HE frowns with reason; he has always said,“The public has no knowledge of true art;The book of worth these days would not be read;‘Tis trash not truth that goes upon the mart.” And then was published his belovéd work-Some twenty-six editions it has had-And he his own conclusion cannot shirk:With such success as this it […]
CHAPTER I OFF TO BLUNDERLAND It was one of those dull, drab, depressing days when somehow or other it seemed as if there wasn’t anything anywhere for anybody to do. It was raining outdoors, so that Alice could not amuse herself in the garden, or call upon her friend Little Lord Fauntleroy up the street; […]
They were very young, and possibly too amiable. Thaddeus was but twenty-four and Bessie twenty-two when they twain, made one, walked down the middle aisle of St. Peter’s together. Everybody remarked how amiable she looked even then; not that a bride on her way out of church should look unamiable, of course, but we all […]
“My dear,” said Thaddeus, one night, as he and Mrs. Perkins entered the library after dinner, “that was a very good dinner to-night. Don’t you think so?” “All except the salmon,” said Bessie, with a smile. “Salmon?” echoed Thaddeus. “Salmon? I did not see any salmon.” “No,” said Bessie, “that was just the trouble. It […]
Thaddeus was tired, and, therefore, Thaddeus was grumpy. One premise only was necessary for the conclusion–in fact, it was the only premise upon which a conclusion involving Thaddeus’s grumpiness could find a foothold. If Thaddeus felt rested, everything in the world could go wrong and he would smile as sweetly as ever; but with the […]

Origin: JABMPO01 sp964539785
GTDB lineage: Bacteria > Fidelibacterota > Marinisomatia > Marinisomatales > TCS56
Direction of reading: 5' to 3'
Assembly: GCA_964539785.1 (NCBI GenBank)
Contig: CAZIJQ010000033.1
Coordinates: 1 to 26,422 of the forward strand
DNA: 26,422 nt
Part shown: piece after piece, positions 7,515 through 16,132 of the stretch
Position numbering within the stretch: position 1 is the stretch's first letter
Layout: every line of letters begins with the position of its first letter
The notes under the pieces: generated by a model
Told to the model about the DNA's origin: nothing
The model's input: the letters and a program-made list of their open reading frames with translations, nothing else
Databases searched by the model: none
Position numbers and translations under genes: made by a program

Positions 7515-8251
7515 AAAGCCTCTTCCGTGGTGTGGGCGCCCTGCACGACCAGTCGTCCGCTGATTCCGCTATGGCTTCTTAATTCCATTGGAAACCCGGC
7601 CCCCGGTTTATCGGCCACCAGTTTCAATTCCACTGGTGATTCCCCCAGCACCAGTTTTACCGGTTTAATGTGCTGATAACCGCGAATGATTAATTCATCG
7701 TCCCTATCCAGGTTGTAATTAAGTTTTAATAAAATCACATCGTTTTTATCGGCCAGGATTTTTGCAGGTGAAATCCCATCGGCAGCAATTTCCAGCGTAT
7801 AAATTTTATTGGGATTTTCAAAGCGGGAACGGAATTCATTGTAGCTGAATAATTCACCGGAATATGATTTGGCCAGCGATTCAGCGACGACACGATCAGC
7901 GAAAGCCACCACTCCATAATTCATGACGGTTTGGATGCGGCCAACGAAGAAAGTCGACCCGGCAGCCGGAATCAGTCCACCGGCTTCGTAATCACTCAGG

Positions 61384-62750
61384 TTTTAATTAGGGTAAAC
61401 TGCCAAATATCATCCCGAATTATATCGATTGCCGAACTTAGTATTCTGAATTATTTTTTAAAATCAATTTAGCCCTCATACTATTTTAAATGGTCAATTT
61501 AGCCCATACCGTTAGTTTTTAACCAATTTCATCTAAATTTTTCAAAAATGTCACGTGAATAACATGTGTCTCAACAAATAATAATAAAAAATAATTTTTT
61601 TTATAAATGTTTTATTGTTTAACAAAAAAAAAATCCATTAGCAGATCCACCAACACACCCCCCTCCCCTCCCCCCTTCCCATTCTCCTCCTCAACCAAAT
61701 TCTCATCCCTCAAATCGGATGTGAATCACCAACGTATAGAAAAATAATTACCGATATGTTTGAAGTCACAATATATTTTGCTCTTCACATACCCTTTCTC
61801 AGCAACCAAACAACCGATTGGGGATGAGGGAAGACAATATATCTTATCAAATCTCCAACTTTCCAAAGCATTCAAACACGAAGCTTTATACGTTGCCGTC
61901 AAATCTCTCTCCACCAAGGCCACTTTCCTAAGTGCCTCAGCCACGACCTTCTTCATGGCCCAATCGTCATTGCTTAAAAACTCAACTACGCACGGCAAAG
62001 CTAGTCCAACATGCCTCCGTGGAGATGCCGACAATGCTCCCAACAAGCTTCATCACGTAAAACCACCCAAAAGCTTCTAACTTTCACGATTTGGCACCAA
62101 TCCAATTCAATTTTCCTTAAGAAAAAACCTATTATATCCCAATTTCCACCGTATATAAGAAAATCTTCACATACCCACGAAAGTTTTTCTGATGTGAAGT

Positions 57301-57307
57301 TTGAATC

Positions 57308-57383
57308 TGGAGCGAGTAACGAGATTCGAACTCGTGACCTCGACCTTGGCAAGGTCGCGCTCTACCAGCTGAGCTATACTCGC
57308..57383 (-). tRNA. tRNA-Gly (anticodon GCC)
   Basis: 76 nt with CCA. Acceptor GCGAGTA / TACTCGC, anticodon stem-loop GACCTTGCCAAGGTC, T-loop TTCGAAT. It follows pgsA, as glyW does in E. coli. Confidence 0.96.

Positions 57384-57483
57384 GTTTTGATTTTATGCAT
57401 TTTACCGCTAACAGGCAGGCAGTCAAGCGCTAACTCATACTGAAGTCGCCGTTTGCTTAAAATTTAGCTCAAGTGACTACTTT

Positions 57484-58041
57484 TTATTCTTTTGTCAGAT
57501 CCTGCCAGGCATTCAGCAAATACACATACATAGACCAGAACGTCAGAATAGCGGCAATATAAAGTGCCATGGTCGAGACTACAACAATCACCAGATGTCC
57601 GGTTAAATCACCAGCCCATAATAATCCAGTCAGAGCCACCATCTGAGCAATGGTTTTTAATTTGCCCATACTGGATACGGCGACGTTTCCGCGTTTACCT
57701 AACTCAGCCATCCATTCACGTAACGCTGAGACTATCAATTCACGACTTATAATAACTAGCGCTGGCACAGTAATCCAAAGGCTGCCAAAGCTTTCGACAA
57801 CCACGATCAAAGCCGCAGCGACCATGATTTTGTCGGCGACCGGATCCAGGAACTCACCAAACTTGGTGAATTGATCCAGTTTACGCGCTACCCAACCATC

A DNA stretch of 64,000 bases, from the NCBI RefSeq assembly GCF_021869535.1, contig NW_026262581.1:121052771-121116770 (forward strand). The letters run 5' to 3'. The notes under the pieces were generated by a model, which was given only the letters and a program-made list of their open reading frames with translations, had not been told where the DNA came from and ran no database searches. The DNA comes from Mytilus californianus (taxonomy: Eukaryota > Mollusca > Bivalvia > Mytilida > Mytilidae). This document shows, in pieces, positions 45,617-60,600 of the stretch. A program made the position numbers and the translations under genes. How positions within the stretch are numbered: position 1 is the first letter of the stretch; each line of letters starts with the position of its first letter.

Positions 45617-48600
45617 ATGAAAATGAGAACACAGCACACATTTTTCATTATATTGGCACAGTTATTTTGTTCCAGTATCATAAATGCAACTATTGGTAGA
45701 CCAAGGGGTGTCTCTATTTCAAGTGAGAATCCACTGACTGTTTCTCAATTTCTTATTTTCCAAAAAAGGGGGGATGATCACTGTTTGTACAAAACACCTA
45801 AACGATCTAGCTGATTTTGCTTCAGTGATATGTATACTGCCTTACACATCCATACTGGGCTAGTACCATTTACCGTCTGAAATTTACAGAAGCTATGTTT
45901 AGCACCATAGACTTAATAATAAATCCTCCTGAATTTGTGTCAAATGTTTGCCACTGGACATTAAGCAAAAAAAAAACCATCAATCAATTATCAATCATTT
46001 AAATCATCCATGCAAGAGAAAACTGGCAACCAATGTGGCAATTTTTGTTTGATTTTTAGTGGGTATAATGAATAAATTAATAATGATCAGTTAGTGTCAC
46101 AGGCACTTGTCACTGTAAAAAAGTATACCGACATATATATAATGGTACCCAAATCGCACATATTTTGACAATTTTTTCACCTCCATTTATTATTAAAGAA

That you may thoroughly comprehend how it happened that on last Christmas Day Thaddeus meted out gifts of value so unprecedented to the domestics of what he has come to call his “menagerie”–the term menage having seemed to him totally inadequate to express the state of affairs in his household–I must go back to the […]
It was early in the autumn. Mr. and Mrs. Perkins, with their two hopefuls, had returned from a month of rest at the mountains, and the question of school for Thaddeus junior came up. “He is nearly six years old,” said Bessie, “and I think he is quite intelligent enough to go to school, don’t […]
“Thaddeus,” said Bessie to her husband as they sat at breakfast one morning, shortly after the royal banquet over which “Grimmins” had presided, “did you hear anything strange in the house last night? Something like a footstep in the hall?” “No,” said Thaddeus. “I slept like a top last night. I didn’t hear anything. Did […]